My first Naruse film and it is a revelation: an exquisitely beautiful movie. The river flows at the beginning and the end. Time moves on. But the world is changing. Business gets the upper hand. Family helps but at a price. A restaurant will take the place of the geisha house. There is no room for geishas in the modern world except on the other, grubbier side, of the river. The performances are very moving, with Haruko Sugimura, the coarse and unfeeling daughter from Tokyo Story (Yasujirō Ozu, Japan, 1953), here a stand-out as a drunken fifty-year old geisha. The compositions are a work of art; and the end, where the maid knows all that the characters sense but don’t yet fully realize, made me well up a little.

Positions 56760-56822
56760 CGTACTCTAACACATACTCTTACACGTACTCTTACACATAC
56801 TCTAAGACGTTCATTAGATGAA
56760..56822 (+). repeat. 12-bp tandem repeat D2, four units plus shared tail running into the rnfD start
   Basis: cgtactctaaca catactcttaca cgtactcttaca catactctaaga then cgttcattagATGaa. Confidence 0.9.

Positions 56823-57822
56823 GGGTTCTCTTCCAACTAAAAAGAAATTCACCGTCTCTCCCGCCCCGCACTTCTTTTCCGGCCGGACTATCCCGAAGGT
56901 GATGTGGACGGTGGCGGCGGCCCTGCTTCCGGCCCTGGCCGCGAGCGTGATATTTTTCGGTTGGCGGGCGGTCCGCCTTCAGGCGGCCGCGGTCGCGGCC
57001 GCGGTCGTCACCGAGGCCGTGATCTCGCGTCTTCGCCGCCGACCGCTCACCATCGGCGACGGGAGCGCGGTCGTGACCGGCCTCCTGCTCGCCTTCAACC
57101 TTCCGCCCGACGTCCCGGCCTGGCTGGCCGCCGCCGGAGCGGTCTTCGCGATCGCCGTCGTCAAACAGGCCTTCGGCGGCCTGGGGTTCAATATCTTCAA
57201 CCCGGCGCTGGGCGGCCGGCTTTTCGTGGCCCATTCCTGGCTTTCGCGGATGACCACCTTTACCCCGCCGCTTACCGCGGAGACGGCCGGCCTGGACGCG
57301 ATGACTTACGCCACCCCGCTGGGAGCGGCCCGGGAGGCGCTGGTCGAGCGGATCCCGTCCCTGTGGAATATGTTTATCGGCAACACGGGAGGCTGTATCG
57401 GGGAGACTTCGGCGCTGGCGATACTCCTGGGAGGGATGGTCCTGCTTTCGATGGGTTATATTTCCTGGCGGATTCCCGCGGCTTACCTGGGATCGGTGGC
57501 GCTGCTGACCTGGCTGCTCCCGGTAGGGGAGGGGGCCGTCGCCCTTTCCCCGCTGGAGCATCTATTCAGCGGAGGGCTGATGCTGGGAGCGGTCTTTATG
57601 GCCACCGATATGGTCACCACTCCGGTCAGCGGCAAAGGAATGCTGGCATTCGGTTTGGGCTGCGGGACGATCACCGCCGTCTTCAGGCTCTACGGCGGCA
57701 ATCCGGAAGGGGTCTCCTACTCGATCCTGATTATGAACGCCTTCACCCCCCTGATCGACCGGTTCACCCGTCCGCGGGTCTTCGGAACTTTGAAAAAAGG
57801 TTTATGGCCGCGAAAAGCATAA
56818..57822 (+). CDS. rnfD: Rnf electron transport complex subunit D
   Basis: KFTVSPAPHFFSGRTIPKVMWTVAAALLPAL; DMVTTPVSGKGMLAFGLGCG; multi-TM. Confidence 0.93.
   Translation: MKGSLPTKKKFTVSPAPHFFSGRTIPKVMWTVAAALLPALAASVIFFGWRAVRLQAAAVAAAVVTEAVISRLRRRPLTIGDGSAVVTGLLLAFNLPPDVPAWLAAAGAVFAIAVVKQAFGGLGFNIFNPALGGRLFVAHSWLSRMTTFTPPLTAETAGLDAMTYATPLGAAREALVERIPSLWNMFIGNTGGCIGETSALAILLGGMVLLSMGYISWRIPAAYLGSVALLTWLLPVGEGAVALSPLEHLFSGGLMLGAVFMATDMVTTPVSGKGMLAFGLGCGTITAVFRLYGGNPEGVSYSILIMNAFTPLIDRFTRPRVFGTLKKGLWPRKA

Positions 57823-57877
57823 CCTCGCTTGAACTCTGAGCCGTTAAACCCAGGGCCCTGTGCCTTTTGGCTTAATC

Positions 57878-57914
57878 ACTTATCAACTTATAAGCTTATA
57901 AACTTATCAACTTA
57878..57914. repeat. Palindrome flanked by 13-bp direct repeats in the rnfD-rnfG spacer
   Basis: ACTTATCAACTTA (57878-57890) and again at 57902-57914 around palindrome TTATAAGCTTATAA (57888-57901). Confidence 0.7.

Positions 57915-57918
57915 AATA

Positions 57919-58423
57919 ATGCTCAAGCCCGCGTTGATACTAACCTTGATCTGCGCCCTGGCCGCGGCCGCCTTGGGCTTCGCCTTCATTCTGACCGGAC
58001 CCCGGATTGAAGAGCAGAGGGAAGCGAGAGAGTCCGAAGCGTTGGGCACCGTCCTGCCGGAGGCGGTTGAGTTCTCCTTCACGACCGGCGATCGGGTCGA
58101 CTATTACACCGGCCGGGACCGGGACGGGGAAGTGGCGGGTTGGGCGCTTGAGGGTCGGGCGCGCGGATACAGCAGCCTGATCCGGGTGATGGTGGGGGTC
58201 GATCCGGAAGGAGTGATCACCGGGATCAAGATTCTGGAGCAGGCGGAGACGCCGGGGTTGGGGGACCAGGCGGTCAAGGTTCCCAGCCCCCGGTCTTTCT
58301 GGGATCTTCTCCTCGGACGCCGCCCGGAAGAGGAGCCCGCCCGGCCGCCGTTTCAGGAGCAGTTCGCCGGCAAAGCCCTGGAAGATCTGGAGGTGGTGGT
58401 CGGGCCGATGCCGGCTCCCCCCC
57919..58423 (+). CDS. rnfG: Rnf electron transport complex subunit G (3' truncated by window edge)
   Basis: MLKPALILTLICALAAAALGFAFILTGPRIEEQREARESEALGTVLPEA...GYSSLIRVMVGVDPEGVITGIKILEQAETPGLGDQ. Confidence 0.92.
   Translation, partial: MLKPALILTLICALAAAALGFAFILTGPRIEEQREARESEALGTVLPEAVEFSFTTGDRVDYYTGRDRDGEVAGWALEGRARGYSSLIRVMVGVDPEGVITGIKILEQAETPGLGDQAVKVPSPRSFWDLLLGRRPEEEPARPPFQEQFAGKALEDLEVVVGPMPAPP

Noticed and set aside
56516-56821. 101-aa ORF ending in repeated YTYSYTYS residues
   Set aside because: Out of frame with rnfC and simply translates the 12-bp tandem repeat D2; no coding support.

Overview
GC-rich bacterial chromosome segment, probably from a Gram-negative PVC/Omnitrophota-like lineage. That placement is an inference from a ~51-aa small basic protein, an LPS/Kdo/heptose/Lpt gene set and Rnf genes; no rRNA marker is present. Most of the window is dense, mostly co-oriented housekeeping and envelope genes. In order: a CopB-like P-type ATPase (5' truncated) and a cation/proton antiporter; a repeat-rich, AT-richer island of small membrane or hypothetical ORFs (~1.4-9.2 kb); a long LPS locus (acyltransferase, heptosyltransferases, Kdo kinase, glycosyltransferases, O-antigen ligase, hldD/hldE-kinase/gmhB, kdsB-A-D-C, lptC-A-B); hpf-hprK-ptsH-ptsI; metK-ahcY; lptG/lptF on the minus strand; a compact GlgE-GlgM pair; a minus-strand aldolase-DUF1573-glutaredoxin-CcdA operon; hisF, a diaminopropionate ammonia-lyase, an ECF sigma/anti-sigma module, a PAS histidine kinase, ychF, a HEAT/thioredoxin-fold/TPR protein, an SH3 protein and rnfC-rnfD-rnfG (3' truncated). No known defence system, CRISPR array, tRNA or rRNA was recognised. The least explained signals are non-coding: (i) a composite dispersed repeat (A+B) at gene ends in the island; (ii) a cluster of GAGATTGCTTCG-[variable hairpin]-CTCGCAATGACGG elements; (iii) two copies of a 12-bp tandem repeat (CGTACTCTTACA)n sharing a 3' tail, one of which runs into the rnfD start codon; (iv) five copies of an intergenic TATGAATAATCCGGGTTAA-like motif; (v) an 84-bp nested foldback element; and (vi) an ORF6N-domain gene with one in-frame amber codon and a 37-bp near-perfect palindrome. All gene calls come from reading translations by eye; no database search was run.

Kids of all ages should enjoy this story of teenagers who fall in love but belong to different warrior clans. It’s like a Romeo and Juliette story but here each member of the family has special warrior skills (superpowers really). The Lord whom they serve decides they are too powerful and sets them in conflict against each other with the aim of wiping them out. The protagonists struggle to reconcile their love for one another with their loyalty to their family and clan; sadly, the latter wins out. A difference between at least some Eastern and Western cultures is the way that this narrative plays out in narrative: in my experience, in movies from the East the protagonists always, ultimately, finally, and in spite of any number of always motivated rebellions, bow down to authority. It is worth mentioning here the superb special effects that can now be created on smaller budgets. Hollywood better wake up or it will soon be playing on an even playing field and start losing. It’s losing now. With Yukie Nakama, Jô Odagiri, Tomoka Kurotani